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Waters slams music industry ‘rogues and thieves’

Pink Floyd icon is angry at those he claims have ruined the business – and he’s upset at fans too

Roger Waters says the advent of digital streaming services has ruined the business model for developing new artists.

The former Pink Floyd bassist tells The Times (via Ultimate Classic Rock): "I feel enormously privileged to have been born in 1943 and not 1983. To have been around when there was a music business and the takeover by Silicon Valley hadn't happened, and in consequence, you could still make a living writing and recording songs and playing them to people.

“When this gallery of rogues and thieves had not yet injected themselves between the people who aspire to be creative and their potential audience and steal every fucking cent anybody ever made and put it in their pockets to buy fucking huge mega-yachts and Gulfstream Fives with. These thieves. It’s just stealing. And that they’re allowed to get away with it is just incredible.”

He adds: 'I'm angry, even though it doesn't change my life in any way.”

Waters was recently named No. 10 on a Sunday Times list of richest musicians with an estimated fortune valued at £160million. A year ago, the bassist landed at No. 12 on a list of Billboard’s Top 25 grossing live acts of the past quarter century with a box office take of $547m.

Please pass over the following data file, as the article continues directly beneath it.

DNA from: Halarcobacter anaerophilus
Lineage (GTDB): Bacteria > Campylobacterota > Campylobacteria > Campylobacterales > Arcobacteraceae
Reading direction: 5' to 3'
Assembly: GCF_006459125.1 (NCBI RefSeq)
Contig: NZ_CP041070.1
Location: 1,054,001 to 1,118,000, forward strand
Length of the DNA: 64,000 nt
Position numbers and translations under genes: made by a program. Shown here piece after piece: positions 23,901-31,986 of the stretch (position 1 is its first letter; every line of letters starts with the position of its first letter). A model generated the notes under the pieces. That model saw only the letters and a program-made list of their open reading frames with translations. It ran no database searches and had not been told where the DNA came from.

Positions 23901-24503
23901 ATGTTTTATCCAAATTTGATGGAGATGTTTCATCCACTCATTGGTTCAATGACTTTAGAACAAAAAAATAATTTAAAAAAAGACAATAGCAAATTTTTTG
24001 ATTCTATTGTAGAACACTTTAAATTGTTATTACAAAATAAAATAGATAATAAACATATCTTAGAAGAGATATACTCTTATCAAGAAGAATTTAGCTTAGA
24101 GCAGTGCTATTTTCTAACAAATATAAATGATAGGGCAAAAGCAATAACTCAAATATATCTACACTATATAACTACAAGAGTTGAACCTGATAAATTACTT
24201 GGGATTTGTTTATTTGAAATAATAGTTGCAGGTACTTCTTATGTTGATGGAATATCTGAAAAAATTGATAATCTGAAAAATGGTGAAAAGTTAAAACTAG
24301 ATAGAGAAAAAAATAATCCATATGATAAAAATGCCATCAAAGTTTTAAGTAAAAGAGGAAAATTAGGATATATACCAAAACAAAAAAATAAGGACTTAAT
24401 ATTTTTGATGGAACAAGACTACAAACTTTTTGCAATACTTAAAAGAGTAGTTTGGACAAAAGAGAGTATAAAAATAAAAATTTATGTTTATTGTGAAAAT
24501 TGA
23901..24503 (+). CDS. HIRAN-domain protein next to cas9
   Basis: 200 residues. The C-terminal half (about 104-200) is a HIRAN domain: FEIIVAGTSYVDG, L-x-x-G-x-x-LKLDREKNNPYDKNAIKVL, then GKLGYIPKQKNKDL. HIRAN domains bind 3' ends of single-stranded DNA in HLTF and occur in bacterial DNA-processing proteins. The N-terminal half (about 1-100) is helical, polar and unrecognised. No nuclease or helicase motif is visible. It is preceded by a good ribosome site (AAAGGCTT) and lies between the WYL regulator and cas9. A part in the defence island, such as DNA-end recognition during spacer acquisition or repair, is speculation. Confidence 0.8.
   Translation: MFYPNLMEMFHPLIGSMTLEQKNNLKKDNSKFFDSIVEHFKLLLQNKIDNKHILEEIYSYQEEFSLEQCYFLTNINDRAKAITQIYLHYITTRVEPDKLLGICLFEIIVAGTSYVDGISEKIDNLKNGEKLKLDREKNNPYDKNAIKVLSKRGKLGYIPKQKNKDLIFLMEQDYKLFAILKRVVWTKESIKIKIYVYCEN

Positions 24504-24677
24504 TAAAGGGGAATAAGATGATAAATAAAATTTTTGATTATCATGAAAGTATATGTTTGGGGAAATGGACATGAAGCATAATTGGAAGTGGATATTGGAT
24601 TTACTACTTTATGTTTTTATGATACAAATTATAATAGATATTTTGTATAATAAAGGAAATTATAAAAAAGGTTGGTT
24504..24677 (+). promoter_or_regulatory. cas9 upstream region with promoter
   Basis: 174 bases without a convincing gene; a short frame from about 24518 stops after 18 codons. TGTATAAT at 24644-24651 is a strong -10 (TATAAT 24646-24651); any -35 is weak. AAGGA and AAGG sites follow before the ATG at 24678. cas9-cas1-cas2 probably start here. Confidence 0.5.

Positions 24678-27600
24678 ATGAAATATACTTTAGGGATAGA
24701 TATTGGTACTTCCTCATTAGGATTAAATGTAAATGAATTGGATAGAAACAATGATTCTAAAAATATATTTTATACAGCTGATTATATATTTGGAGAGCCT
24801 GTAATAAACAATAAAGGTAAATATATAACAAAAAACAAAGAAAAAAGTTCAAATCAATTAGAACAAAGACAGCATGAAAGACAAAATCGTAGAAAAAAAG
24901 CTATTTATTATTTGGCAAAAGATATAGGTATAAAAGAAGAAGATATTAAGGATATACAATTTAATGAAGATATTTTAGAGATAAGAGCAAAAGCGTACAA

Waters’ spreads his criticism of the emerging financial issues facing new artists around and says fans are responsible too.

He says: “I blame the punters as well to some extent, a whole generation that’s grown up who believe that music should be free. I mean why not make everything free? Then you could walk into a shop and say ‘I like that television’ and you walk out with it.

“No. Somebody made that and you have to buy it! ‘Oh, I’ll just pick up few apples.’ No. Some farmer grew those and brought them here to be sold.”

Waters comments echo similar statements by Kiss bassist Gene Simmons and former Pink Floyd bandmate Nick Mason – who said Apple deserves some of the blame for devaluing music over last year’s free giveaway of U2’s Songs Of Innocence album.

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